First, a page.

Wailea Section of Pi‘ilani Highway Widening ProposedMay 10, 2012, 8:04 AM HST (Updated May 10, 2012, 10:41 AM) · 0 Comments
By Wendy Osher
A final environmental assessment was filed for a project to widen the Pi’ilani Highway from Kilohana Drive near the Wailea Fire Station to Wailea Ike Drive near the Wailea Gateway Center.
The proposed construction of two additional lanes and related improvements is part of a final upgrade to the Piilani Highway to expand the highway to a total of four lanes in accordance with state and county transportation plans.
The project, which spans approximately 1,000 feet, includes plans for the installation of new traffic signals at Okolani Drive and Wailea Ike Drive at the proposed Honua’ula project access road intersection.
The project was proposed by Honua’ula Partners, A&B Wailea, Keaka LLC, and ATC Makena Holdings in coordination with the state Department of Transportation.
The state DOT has since filed a finding of no significant impact.
Historic and Cultural Resources:
The project is located at the tip of the traditional district of Honua’ula and Southwest district of Kula.
For many years, the FEA document notes, that the only way to get to Wailea ‘Ike and Makena from Kihei was by an ancient walkway starting at the ocean side of Kalama Park.
Ancient methods of canoeing and coming down from Ulupalakua upon the footpaths continued, but walking along the sea coast eventually gave way to horses and ox drawn carts, according to details of the FEA.
The path along the shoreline eventually became a dirt road for vehicles, and as Kihei kept growing, it was deemed necessary to build Pi’ilani Highway.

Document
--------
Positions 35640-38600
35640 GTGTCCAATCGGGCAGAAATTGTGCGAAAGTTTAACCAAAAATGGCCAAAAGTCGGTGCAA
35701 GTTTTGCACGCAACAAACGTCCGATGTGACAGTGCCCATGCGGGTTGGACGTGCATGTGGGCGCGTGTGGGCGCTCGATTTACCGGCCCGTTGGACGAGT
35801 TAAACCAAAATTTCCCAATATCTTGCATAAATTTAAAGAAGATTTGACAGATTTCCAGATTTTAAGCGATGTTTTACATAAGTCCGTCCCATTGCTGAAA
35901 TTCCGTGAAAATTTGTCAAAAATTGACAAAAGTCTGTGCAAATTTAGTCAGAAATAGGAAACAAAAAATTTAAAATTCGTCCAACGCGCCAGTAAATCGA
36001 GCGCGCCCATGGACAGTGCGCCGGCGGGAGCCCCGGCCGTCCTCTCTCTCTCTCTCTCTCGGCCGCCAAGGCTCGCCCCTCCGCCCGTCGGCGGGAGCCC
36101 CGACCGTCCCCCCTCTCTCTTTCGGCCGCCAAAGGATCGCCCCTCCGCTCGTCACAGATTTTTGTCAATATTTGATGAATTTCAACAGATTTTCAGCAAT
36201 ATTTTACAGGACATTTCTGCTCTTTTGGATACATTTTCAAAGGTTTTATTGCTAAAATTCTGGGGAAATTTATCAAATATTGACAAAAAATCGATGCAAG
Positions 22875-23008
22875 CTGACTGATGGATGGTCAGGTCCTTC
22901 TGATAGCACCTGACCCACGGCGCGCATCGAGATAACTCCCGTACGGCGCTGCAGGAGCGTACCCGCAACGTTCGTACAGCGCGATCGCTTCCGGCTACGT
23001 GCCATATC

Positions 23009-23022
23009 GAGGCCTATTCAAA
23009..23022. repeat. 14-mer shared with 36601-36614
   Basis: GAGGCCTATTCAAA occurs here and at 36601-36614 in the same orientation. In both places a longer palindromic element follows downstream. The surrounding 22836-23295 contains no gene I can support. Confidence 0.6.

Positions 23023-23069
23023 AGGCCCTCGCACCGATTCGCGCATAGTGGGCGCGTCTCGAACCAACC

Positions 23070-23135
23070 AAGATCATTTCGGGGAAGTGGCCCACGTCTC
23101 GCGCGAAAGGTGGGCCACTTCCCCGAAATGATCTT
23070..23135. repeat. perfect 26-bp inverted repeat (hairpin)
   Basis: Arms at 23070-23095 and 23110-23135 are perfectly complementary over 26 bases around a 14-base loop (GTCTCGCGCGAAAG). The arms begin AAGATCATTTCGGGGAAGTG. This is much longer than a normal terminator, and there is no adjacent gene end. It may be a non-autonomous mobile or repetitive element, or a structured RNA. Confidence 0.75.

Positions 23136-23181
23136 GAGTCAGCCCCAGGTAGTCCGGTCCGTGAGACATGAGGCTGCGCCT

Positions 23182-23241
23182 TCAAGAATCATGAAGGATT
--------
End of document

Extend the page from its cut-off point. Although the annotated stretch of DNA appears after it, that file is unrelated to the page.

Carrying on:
With Honua’ula and Makena Resort receiving recent land entitlements, a widened corridor the document states, would accommodate projected increases in traffic flow in the area.
As part of the cultural assessment, three individuals–Jenavive Monika Kaleilehua Clubb, Johanna Kuuleilokelani Shin-Amorin, and Eugene C. “Herman” Clark, Sr.–were interviewed to gain an understanding of likely cultural practices which occurred in the vicinity of the project.
Jenavive Monika Kaleilehua Clubb is the granddaughter of Annie Wilcox who owned 80 acres of land in Honu’aula. Her mother and grandmother talked about Ulupalakua and how they would trade their fruit with the fishermen in Makena, which was a progressive fishery.
Johanna Shin-Amorin, who has lived in the Maui Meadows area since December 1973, said there are problems with inadequate infrastructure and beach access.
Eugene Clark, Sr., who has lived on Maui since 1935, remembers the Kihei region when Kenolio was the main road in Kihei, and the area was covered in kiawe and boulders. He also recalled the use of the Old Ulupalakua Road by Kula residents who would come down from a location near the Chang’s house. He raised concerns over too much development in Kihei.
Potential Impacts and Mitigation Measures
The proposed highway widening improvements to the Pi’ilani Highway traverses lands, which in the prehistoric period, were used for trails between the mauka and makai settlements. The FEA further states that the area was used primarily for cattle ranching during the period after 1850.
There are no known archaeological resources which will be adversely impacted by the proposed project, according to the Final Environmental Assessment.
Based on informant information and the existing land use context, the FEA states that there is no evidence of current or recently occurring cultural practices along the project corridor.
The Office of Hawaiian Affairs provided comment that there are native Hawaiian cultural practitioners requesting protections for access to and identification of cultural, historical and spiritual sites in Honua’ula.
OHA recommended consultation with these stakeholders to clarifying cultural impacts along the project corridor that were potentially overlooked inadvertently.
A total of nine individuals were interviewed for a Cultural Impact Assessment of the area, conducted by Hana Pono LLC.
The CIA report recommended that the ala ike kai (pathway to the ocean) and the ala ike kula (pathway to the uplands) be recognized as part of the law decreeing that one should respect Hawaii’s gathering rights.
However, the CIA report (completed in 2009) concluded that there were no known gathering practices or access concerns within the property.
The full report is available at the following direct link: Pi’ilani Highway Widening FEA